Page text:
Despite what most people these days seem to think, your profession or whatever you do to earn a living directly affects your marriage and the decisions you make about work should be considered as a group between the two of you. I am not just talking about decisions that affect how much money you make but even more importantly than that are professional decisions that affect the amount of time that both of you are around the house or with each other. These are important things that boil down to your priorities. For many of us we have to really question where our priorities lie when we find ourselves in situations where our jobs are constantly creeping in on our marriages and our family time. Some times, furthering your profession just isn’t worth it. Sometimes you will have to prioritize your marriage and your family ahead of your career. I am not talking about just ignoring your responsibilities at work or becoming an unreliable worker at your job, but rather making radical and deliberate shifts in what you do or where you work to prioritize your marriage and each other. In the end what you did for living won't matter even half as much as how you did it and the amount of time you were able to invest in your family. Whatever you do for a living, do it in a way that glorifies the Lord and do not let it become your master. As Christians you only have one master, God.
“Whatever you do, work at it with all your heart, as working for the Lord, not for human masters,”
Colossians 3:23 NIV
“Wives, submit yourselves to your husbands, as is fitting in the Lord. Husbands, love your wives and do not be harsh with them."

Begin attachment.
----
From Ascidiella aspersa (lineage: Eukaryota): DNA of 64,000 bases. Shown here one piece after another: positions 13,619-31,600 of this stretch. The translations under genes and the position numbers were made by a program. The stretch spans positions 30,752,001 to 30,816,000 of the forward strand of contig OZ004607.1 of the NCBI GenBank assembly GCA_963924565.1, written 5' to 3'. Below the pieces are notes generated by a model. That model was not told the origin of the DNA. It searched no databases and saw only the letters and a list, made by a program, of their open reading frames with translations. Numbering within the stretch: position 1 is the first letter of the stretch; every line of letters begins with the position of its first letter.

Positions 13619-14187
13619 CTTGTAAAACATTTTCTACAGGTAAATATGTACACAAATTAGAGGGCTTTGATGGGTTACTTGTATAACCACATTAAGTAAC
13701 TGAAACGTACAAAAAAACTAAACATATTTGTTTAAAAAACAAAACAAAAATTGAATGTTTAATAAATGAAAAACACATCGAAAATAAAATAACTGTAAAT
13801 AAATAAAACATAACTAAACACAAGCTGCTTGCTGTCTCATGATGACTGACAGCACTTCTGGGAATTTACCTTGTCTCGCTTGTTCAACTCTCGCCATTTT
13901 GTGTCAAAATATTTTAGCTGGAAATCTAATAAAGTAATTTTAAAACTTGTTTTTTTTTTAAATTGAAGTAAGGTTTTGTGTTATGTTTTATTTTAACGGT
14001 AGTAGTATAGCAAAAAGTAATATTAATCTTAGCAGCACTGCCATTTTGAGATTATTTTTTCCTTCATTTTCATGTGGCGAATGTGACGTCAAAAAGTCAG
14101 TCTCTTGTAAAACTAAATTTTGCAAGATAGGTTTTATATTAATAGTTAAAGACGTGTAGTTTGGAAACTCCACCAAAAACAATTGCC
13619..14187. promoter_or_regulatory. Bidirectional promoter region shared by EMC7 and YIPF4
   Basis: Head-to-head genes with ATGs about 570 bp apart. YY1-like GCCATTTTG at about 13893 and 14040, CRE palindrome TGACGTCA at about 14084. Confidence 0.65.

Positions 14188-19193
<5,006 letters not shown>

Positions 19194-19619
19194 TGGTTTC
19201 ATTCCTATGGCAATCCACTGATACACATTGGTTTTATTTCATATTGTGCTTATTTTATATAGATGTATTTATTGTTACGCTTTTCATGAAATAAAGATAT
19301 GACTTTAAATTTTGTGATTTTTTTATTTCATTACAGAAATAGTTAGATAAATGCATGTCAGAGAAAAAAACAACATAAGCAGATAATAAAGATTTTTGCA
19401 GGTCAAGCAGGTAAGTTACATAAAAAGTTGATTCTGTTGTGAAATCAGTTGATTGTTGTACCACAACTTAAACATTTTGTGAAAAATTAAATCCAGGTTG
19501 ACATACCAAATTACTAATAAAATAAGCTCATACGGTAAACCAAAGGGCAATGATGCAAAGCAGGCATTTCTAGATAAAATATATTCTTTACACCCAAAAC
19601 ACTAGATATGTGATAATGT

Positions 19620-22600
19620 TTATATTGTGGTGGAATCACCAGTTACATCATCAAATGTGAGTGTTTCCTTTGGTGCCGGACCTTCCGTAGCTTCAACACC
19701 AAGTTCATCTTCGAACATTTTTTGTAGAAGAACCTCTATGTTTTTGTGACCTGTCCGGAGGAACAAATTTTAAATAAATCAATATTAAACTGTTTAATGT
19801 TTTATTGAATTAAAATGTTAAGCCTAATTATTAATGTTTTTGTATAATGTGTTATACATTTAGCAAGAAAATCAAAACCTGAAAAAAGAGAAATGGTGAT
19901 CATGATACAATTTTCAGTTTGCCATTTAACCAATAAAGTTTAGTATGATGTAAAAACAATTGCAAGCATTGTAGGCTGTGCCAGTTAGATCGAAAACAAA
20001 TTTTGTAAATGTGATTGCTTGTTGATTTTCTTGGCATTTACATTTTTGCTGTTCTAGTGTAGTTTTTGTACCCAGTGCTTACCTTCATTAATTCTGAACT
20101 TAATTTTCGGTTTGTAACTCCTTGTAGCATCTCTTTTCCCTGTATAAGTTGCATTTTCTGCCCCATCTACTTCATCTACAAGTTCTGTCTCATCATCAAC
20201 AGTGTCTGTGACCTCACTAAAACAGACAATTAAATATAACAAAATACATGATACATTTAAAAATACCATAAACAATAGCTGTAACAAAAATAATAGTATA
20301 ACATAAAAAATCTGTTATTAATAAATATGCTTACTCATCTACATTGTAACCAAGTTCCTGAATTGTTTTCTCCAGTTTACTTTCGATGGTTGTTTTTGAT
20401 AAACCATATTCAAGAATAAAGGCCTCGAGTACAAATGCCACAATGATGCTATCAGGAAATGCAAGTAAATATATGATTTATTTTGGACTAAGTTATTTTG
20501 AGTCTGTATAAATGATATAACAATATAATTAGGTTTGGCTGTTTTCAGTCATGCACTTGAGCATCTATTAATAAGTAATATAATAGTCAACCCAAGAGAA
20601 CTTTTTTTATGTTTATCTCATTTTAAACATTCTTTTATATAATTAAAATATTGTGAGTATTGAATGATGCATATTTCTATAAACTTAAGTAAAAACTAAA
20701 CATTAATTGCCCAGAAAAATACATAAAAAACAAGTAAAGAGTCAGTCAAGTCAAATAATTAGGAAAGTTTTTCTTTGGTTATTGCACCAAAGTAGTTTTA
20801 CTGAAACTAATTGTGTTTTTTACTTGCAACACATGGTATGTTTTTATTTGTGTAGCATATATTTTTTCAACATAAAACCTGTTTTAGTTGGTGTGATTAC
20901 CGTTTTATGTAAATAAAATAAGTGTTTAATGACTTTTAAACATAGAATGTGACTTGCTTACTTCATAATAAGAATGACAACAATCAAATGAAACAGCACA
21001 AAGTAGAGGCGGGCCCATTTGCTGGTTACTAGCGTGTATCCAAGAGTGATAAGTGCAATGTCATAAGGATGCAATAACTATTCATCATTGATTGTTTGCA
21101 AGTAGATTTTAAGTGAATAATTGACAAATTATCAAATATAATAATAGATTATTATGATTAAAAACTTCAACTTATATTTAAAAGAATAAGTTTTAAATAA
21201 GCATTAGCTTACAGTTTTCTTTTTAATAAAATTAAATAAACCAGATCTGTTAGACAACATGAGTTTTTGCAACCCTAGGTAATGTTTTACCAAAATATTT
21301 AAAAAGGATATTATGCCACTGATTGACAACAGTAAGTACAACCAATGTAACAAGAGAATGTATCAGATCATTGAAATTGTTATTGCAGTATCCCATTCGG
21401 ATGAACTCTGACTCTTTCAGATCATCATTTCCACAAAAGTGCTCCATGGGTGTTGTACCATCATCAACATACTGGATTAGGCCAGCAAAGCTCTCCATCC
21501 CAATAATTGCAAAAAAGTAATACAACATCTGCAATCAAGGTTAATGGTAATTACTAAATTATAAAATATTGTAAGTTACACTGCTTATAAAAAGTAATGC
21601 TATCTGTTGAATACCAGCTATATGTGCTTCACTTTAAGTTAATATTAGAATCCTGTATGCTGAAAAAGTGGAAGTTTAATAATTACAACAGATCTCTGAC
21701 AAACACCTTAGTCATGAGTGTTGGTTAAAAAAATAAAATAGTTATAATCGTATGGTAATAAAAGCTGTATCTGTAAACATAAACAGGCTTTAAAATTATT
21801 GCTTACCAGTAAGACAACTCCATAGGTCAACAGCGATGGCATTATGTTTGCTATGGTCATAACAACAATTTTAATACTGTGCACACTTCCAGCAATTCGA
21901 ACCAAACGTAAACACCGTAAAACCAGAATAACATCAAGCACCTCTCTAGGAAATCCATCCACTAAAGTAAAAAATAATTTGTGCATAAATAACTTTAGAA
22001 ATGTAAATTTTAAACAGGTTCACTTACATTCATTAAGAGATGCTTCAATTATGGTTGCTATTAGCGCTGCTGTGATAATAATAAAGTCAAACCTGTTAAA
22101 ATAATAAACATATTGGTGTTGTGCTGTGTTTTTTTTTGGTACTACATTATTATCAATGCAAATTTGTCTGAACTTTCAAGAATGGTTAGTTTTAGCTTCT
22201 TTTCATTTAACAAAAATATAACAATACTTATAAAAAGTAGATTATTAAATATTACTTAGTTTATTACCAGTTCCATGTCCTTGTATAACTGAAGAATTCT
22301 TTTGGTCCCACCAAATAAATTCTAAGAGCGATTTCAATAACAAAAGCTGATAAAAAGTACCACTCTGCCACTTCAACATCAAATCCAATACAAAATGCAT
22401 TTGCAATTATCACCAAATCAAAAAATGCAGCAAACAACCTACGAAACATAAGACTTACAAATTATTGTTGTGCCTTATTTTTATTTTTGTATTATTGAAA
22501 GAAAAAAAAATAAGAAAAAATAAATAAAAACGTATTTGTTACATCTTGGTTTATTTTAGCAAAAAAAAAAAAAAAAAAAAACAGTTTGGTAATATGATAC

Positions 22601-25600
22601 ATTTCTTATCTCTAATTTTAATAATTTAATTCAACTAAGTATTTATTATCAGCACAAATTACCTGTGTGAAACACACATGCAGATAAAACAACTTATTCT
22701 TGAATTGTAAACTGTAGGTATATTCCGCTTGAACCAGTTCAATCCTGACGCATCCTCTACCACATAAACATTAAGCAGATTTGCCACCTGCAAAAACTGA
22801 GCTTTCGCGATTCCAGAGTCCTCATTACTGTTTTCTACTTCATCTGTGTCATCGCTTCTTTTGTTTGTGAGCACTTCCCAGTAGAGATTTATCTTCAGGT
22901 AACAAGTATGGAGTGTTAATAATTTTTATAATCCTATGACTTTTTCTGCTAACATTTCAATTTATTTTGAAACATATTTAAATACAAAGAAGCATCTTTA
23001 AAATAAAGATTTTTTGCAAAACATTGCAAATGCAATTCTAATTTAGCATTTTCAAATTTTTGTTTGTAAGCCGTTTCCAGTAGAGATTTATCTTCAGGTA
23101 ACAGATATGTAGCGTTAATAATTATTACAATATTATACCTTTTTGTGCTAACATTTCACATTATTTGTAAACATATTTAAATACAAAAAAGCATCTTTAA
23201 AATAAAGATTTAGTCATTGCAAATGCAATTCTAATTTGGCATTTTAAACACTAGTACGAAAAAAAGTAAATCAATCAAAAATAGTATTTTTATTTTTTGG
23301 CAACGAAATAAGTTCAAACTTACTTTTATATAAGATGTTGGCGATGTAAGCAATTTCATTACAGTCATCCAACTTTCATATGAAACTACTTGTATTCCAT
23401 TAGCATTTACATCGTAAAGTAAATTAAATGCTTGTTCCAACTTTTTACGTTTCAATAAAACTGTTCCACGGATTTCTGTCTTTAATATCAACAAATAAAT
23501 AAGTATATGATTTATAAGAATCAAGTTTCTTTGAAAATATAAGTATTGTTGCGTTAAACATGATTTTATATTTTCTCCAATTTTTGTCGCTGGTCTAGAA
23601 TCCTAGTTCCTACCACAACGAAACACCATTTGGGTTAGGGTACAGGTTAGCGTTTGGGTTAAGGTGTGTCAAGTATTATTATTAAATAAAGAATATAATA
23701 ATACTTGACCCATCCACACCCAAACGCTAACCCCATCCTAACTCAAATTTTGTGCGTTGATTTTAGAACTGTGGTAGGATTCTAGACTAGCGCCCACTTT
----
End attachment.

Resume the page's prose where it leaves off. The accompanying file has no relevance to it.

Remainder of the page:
Colossians 3:18-19 NIV
I feel like the spiritual shift of now being a married man or woman is the most controversial in today’s culture. We now are submitting ourselves to a whole new set of commandments that previously did not apply to us when we were single. I was never before forced to consider what it meant to submit to my husband. In our culture just the word submission has been tagged with a negative connotation that we are supposed to be fighting against. However as Christians, men and women alike, submission to Christ is the only way to show that we are Christians and that we love God. The submission of a wife to a husband is not the same as a repressed woman. I am submissive to my husband by never considering making decisions without first talking things through with him until we had agreed, following his career path, acknowledging his position as head of this household and a leader, ect. I know from experience that being a submissive wife and letting my husband know that I respect his leadership is a very powerful way to make him feel loved. How are you as a wife submitting to your husband and how can you submit to him better? Now the commandment to a wife is then paired with the call to a husband to be loving and gentle to his wife. Josh knows and makes sure I know that I have value in our relationship. To him my role as a help is just as important as his role as a leader. He is commanded to not abuse his position as the head of our family by treating me harshly. Be kind and affirming to your wife, she needs it as much as you need respect.
In summation, your life after marriage should be different than your life before marriage. It is a good thing and a God thing. The difference may be difficult to embrace at first and we can almost guarantee that there will be growing pains in the process. In the end though, all of these changes will become blessings for the both of you and your sacrifices will become a testimony to others of the love that you hold for one another.
Josh and Tash